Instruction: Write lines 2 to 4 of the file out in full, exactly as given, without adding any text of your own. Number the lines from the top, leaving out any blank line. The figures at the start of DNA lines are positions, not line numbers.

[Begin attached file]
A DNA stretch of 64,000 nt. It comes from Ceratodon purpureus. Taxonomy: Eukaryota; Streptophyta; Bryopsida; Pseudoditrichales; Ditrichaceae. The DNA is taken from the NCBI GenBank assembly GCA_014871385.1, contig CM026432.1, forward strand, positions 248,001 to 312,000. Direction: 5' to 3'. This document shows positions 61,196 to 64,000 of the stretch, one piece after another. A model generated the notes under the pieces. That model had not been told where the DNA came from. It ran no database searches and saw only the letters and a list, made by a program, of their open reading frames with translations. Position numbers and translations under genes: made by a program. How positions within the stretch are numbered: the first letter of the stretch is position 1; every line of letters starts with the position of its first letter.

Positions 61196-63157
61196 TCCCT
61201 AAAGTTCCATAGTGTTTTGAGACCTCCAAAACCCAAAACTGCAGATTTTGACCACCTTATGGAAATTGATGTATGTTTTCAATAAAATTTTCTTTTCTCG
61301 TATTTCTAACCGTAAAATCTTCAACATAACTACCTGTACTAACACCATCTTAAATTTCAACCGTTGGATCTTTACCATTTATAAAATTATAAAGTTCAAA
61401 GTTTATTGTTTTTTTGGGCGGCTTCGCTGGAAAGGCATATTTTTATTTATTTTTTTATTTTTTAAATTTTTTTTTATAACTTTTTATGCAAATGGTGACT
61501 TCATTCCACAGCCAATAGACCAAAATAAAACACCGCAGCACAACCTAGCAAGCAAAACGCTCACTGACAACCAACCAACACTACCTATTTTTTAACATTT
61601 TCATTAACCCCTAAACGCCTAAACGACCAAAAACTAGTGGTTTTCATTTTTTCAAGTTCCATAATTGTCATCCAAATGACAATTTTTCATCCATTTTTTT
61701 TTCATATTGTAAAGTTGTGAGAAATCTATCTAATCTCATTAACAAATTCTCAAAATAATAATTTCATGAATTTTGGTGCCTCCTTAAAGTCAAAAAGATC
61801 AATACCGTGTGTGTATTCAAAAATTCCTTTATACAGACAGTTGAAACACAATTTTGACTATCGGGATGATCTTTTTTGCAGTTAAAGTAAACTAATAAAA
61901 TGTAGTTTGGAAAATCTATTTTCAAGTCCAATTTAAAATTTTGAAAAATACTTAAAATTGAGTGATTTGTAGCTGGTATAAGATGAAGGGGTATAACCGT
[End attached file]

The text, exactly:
Positions 61196-63157
61196 TCCCT
61201 AAAGTTCCATAGTGTTTTGAGACCTCCAAAACCCAAAACTGCAGATTTTGACCACCTTATGGAAATTGATGTATGTTTTCAATAAAATTTTCTTTTCTCG